Narrow-barred Spanish Mackerel Scomberomorus commerson has a worldwide distribution and is highly prized sportfish targeted renowned for its blistering first “run” and excellent eating qualities.
Mackerel are a subtropical to tropical species and in WA they are occasionally found as far south Augusta. Their distribution on any given year is dictated by the Leeuwin current, however they tend to appear off the Perth coast around February and stay until June. North of Geraldton they are a year round proposition.
Spanish are an excellent table fish with firm white flesh, as with all pelagic fish, a quick spike to the brain followed by bleeding and gutting before placing in a seawater / ice slurry will dramatically improve its eating qualities.
Mackerel fillets freeze well for long periods and are suited to most cooking styles whether it be smoking, deep or shallow frying, barbecuing or for use in casseroles and curries as the flesh will hold together well.
The minimum size limit for Narrow Barred Spanish Mackerel is 90cm in WA waters and 75cm for broad barred (grey) mackerel. These species are part of the "Large Pelagic Finfish " group so remember you may only take a combination of 3 fish from the entire Large Pelagic Finfish list per day and this applies statewide.
For current information please refer to:
Read Barry Paxman's thoughts on capturing WA Spanish mackerel
Characteristics and habitat
Narrow barred mackerel are a sleek silver torpedo with narrow grey to blue wavy bars on their flanks when viewed from the side. From above they appear almost black with distinctive keels at the base of the tail. The tail is noticeably crescent shaped. Really large fish (over 25kg) develop very large teeth and a “boof” head, a characteristic that can sometimes be used to pick out extra large fish in a school.
Spanish are a large pelagic fish growing up to 80kg in weight and a length of 2.4m. The current WA and World spearfishing record weighed 46kg and was speared in WA by Greg Pickering off Carnarvon in 2004. In WA mackerel are generally between 12 and 23kg with anything over 30kg regarded as a prized trophy.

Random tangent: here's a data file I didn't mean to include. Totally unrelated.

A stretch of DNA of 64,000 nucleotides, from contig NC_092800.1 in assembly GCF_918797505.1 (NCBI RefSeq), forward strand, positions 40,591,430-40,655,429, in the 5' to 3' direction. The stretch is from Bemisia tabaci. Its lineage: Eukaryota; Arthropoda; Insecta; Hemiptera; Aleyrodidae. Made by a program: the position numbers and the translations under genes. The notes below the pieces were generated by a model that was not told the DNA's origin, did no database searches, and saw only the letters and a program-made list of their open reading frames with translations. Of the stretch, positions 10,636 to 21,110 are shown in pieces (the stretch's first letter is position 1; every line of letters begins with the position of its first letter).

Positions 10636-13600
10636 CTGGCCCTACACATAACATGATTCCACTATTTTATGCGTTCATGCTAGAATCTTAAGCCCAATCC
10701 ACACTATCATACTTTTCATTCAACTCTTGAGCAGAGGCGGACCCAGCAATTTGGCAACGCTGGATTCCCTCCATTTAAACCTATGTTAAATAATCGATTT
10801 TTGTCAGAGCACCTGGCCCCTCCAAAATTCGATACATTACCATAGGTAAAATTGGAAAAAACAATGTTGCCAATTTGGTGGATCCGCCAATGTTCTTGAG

Spanish mackerel prefer deeper edges adjacent to headlands or reef, channels between reefs and current lines. Places that congregate baitfish will attract mackerel. Occasionally encountered in large schools of 30 or more fish it is more common to see individuals or small groups. It is worth noting that if one fish is seen in the area it is likely that others will be close by.
Interestingly several fish tagged in NSW have recently been speared in WA.
Most divers that target mackerel like to hunt them in the morning on a rising tide.
The basic strategy involves locating a good reef edge or sand channel and chopping up some burley or setting up a flasher. Divers then take turns to hover midwater waiting for the fish to appear. Hopefully the mackerel will pass within range of the diver, if they do not, the diver should stay still and the fish will often return for a second, closer, look. Sometimes swimming away from a fish that is just out of range will encourage it to pass closer for a better look, paying them little attention on the first pass also seems to result in a much more curious fish on the second pass. Chasing a mackerel rarely works as they will normally “bolt”.
A shot 1 inch about the pectoral fin will general strike the spine, disabling the fish however this is often not possible and a mid body shot (close to the lateral line) will generally be the best option.
Watch this technique!
Once a mackerel is shot it will run hard for up to 50m but they are generally clean fighters (unlike kingfish). The key is to keep even pressure on the fish, just enough to hold the flopper open. This initial run will be followed by several smaller runs (depending on the fish size), and if the diver is patient, applies steady pressure and lets the fish tire itself ,mackerel are a pretty straight forward fish to land.
Once the fish is undercontrol the fish should be pulled in close and grabbed firmly in the gills. The fish should then be killed with a stab to the brain and the gills cut to improve flesh quality.
Sometimes mackerel will appear after another fish has been speared, at this time they are often so interested in “the action” they will allow a diver to swim right up to them for an easy “stone” shot. For this reason and the fact that mackerel are a powerful fish in pays for divers to work in pairs.
Mackerel tend to become wary in very clear water and are difficult to see in poor visibility, therefore the best fishing is often had in 10 to 15m visibility.
Mackerel require a powerful speargun, general a stock length of 1.2 to 1.5m with a single point spear. This gun can be attached to either a float/rig combo or have a reel mounted to the stock. Many divers are seeing the advantages of a reel as mackerel tend to be wary of float lines in the water, also reel guns are easier to swim with in areas of current which mackerel favour.
Heavy 3/8 spears will “hurt” the fish a lot more than 7mm railgun spears, however these heavy spears can easily tear a large spear hole in the fish resulting in its escape. Most BFWA divers are now using 7mm shafts for mackerel and find the spear will flex with the fish and they rarely rip out. The down side of 7mm spears is that they don’t have the impact to break a thick spine at long range, several mackerel have been lost when the spear has stuck the spine but failed to break it.